For Catholics and all Christians, the Easter season celebrates the most joyous time of year, the feast of the resurrection of Jesus Christ. But how can we be joyous when living in isolation enduring the slow ache of loneliness? What is the timeline for returning to normality? No one really knows. This uncertainty may leave our already frayed anxieties sinking into depression. Gnawing desperation grips us wondering what will happen next. And even if we forgo such challenges, we might just be really bored, every day with the same sludge as the day before. Besides how can we be joyful while the coronavirus’s epic death and its consequences scourge our global, national, and local communities? All this is why, this Easter season, I ask you to think back once again to the reactions of the apostles and his disciples, both men and women, who witnessed the devastation of Jesus’s horrific death. They were quite clueless about what was to burst forth from that obscurity. In the four Gospels, the details of the resurrection narratives illuminate the witnesses’ utterly fascinating experiences. These narratives reveal the nature of the resurrected Jesus. And they invite us to share the Easter faith.
The apostles, Mary Magdalene, and many others who witnessed the resurrected Jesus were initially left fearful, confused, and—if truth be told—doubtful that Jesus had really come back to life. The Gospel of Mark says, “[The women] made their way out and fled from the tomb bewildered and trembling” (Mk 16:8). These reactions preceded any Easter joy. The resurrected Jesus was too much for them to grasp. The Evangelists go to extremes to show that the risen Jesus was not just spiritually, but also physically alive. Jesus had a body! For instance, Jesus hungers and asks for something to eat. John’s Gospel specifically points out that Jesus is breathing. And, of course, the apostles and Mary Magdalene all touch him. The famous scene of doubting Thomas is not just about a faithless apostle, but also about a physically resurrected Jesus. Thomas says, “I will never believe … without probing the nail prints in his hands, without putting my finger in the nail marks and my hand into his side” (Jn 20:25). Luke’s Gospel recounts, “In [the apostles’] panic and fright they thought they were seeing a ghost.” Jesus responds, “Touch me, and see that a ghost does not have flesh and bones as I do” (Lk 24; 38, 40). Neither a ghost nor just a “spirit,” the resurrected Jesus had a body that had died and was alive again. This was shocking!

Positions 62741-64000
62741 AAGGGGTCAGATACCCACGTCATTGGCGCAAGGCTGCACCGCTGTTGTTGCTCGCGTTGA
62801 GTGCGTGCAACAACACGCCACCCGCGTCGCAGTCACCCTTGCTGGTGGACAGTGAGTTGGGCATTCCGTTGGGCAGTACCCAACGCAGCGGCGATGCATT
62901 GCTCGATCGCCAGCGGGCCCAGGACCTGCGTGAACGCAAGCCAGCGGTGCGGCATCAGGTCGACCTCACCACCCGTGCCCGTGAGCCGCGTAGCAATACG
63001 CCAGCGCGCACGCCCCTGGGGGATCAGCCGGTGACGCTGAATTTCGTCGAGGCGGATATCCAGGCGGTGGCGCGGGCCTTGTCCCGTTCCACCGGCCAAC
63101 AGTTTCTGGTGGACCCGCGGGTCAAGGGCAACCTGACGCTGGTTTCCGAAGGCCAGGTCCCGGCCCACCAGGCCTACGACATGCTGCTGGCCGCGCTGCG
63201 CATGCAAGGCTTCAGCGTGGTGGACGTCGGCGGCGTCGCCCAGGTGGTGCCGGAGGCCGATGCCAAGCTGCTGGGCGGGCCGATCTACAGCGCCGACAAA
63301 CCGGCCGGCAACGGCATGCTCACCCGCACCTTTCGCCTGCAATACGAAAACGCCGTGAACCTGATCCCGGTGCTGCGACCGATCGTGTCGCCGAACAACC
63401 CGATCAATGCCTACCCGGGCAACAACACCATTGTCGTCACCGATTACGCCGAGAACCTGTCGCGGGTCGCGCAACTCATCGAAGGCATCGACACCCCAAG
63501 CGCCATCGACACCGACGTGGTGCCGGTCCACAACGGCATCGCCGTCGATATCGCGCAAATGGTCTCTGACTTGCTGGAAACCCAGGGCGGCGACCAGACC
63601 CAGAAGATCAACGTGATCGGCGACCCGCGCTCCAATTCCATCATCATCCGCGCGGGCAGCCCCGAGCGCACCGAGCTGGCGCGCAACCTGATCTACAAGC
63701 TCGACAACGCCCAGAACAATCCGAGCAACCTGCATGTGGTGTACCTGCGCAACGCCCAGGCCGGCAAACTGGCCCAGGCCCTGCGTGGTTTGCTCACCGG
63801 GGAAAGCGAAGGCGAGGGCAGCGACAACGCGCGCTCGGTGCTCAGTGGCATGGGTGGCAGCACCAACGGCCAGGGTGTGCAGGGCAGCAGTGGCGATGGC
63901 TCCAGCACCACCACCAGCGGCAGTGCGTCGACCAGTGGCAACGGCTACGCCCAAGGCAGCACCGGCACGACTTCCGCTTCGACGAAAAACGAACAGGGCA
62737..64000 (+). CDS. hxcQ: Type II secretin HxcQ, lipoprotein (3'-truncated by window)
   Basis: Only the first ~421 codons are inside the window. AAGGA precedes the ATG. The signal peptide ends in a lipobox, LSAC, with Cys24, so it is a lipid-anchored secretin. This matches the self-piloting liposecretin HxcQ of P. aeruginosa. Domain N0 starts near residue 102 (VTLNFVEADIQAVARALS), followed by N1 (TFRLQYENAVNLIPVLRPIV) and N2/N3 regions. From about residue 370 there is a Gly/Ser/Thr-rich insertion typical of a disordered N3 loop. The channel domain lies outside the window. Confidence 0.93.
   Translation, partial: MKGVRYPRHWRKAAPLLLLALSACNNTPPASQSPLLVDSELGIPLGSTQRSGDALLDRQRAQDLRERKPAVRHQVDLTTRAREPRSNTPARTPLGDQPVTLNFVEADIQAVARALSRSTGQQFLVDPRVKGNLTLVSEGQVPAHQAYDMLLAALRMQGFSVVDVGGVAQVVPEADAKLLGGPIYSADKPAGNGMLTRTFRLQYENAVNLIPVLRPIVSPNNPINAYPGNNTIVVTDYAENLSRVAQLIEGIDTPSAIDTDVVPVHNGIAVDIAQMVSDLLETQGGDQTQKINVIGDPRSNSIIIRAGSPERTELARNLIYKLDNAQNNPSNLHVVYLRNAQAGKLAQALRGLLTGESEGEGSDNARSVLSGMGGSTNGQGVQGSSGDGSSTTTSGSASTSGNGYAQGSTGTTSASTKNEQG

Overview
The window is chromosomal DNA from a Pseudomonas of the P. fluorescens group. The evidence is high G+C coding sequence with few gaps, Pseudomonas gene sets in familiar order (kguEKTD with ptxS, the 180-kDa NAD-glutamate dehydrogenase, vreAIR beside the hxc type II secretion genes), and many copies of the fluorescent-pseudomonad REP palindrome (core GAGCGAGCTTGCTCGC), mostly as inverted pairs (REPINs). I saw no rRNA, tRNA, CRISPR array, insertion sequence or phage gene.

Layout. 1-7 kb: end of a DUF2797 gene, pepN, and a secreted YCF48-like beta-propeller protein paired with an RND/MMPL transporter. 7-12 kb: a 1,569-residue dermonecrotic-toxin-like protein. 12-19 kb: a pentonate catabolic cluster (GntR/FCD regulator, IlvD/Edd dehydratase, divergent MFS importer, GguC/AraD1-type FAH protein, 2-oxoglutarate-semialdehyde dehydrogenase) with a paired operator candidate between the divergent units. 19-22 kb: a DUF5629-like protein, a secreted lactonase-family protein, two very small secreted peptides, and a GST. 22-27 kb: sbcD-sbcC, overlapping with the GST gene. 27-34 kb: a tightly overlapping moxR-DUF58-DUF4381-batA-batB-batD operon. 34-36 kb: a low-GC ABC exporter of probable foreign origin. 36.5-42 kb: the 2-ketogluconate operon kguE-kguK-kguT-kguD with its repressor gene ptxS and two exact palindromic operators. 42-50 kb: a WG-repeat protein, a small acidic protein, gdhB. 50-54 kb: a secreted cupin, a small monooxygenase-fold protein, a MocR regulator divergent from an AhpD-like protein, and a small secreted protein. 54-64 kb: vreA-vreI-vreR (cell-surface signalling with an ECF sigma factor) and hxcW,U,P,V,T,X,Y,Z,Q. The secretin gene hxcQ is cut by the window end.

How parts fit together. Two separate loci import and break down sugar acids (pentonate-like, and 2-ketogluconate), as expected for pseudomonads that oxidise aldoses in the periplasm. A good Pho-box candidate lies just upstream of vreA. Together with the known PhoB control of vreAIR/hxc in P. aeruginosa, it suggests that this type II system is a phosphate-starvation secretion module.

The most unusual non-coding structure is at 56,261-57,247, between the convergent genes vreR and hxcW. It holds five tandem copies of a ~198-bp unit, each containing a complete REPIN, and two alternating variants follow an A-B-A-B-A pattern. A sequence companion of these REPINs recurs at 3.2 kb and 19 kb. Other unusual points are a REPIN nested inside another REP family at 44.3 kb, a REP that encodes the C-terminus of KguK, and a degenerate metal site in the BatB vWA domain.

The present coronavirus challenges are real. Yet, so too was the resurrected body of the risen Jesus—this is the whole point of the Evangelists’ writings and Christianity itself. The resurrection is neither an abstraction, nor solely a spiritual reality—though the latter would have been enough. The resurrection is the saving of both our physical and spiritual selves. Our entire persons. And of all of creation, as Saint Paul reminds us (2 Cor 5: 17-21). If this is not true, for Catholics and Christians, our faith is a sham—downright absurd. The resurrection stands as the most radical truth, unable to be solely grasped by reasoning of the mind but accompanied by an enraptured heart—the two united in burning faith. This is why this Easter season must be more than about mere survival of our current and grave physical, psychological, and spiritual challenges. Instead the resurrected Jesus—and a focus on his resurrected body—means that Jesus experienced all our human joys and sorrows. He shared our lives; he transformed our lives. Everything we now bear possesses a greater, deeper, and new meaning. Jesus’s resurrection offers us abounding hope. And even in these times—or because of them—this can make our heart leap for joy.